But if passion serves as a faulty compass at best, what about the sense of calling that so many people experience with respect to career, the idea that we “should” do this or that because of a natural affinity for the pursuit? Here we encounter a second powerful mythology, the mythology of the path that manifests itself in early childhood, pointing our way forward like our own personal North Star. We most obviously associate this kind of story with the likes of Mozart and Bill Gates, the talented few who were seemingly destined to enter their respective fields by virtue of enormous aptitude or at least lifelong enthusiasm and thousands of hours, but we also associate it with the vast array of career-related books that promise to shepherd us from a lackluster professional existence to something that looks far more attractive. Whether you claim to believe in destiny or not, most of us find the idea irresistible in the context of work, and this is especially true for those whose place in a given field is not yet assured. When you are a struggling student who is trying to stand out in a seemingly endless herd of other passionate and talented people, there is something tantalizing about the idea that you might have an innate gifting that you have always taken for granted, but which (if you could only see it now for what it is truly worth) could transform your life if you heed its summons. In this mythology, she who is brave enough to answer this call will subsequently find herself not only wildly successful, a kind of late-blooming prodigy, but also highly fulfilled by work that she loves. If the mythology of passion is particularly appealing to the eighteen-year-old high school senior, the mythology of calling is equally attractive to her twenty-two-year-old, degree-holding counterpart, the one who is suddenly facing the realities of the workforce and is growing disillusioned.
But the problem with this second notion is that its influence is most clearly evident in hindsight; it is not a particularly effective means of looking forward. It is easy to look back on your life and conclude that you “always loved” a particular activity or “always knew” that you should be pursuing a particular course of action, but in the present tense, during the years when you are actually ascendant in your field of specialization, what matters most are traits such as flexibility, curiosity, diligence, patience, and resilience. Choosing a career because you expect to be good at it is a recipe for disaster during the tedious limbo period when it hasn’t yet taken off and you’re left wondering if you picked the wrong thing after all. At best, this particular mythology offers a beautiful illustration of how the twists and turns of our lives can come together into a harmonious and unexpected whole; at worst, it is a recipe for second-guessing, discontent, and change-of-major forms.
Having considered its inherent fallacies, let us now return to the central question of this post:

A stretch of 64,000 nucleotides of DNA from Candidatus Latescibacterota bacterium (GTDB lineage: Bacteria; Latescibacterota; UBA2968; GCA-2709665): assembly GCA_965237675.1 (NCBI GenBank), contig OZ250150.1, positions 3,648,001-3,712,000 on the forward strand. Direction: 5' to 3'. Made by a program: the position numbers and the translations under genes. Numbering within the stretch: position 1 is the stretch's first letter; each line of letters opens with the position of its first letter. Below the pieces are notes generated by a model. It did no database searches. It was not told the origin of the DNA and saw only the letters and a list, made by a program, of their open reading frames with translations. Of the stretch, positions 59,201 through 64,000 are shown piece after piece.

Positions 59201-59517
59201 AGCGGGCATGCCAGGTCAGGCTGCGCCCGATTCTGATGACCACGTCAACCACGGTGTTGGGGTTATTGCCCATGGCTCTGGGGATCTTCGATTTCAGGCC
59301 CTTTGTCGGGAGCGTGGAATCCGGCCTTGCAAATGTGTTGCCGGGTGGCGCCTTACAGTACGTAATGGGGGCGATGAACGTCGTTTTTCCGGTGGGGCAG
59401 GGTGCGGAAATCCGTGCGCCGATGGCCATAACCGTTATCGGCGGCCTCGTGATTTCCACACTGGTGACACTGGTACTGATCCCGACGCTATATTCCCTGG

If you are a person who is highly motivated to practice, is this an indicator that you ought to pursue music professionally?
By now it ought to be clear that this is not a question that one asks when seeking advice. Rather, it is a question whose true aim is to elicit reassurance. And for this reason, it is an exercise in futility. Ask anyone anywhere who desperately wants an uncertain situation to turn out in a particular way—the three finalists angling for the same full-time job, the cancer patient awaiting the results of her most recent blood work, the still-single forty-year-old who fears dying alone—and each of these people will be able to narrate a half dozen stories of similar situations that worked out favorably for someone else and twice as many examples where everyone’s worst fears were confirmed. When we face real uncertainty—which we do in the music world—no amount of outside reassurance will ever be enough to completely remove our fears or our doubts. And the challenge for would-be musicians is that while each of us can always choose to write the ending of our story by quitting and walking away, the decision to walk away is also the decision to never know if you might have ultimately succeeded, had you only held out through one more year, one more audition, one more interview for one more job.
Nor does winning that job fully satisfy that question. I can swear based on personal history that there is no more disquieting experience for a young professional than to choose to pursue her passion, achieve rapid success within that field, suffer through early-onset professional burnout, and then watch as countless others attempt to switch into her field in an attempt to avoid the same levels of exhaustion that she herself is experiencing. And so if I had to do it again, if I could advise my eighteen-year-old self, here are the questions I wish I had been asking: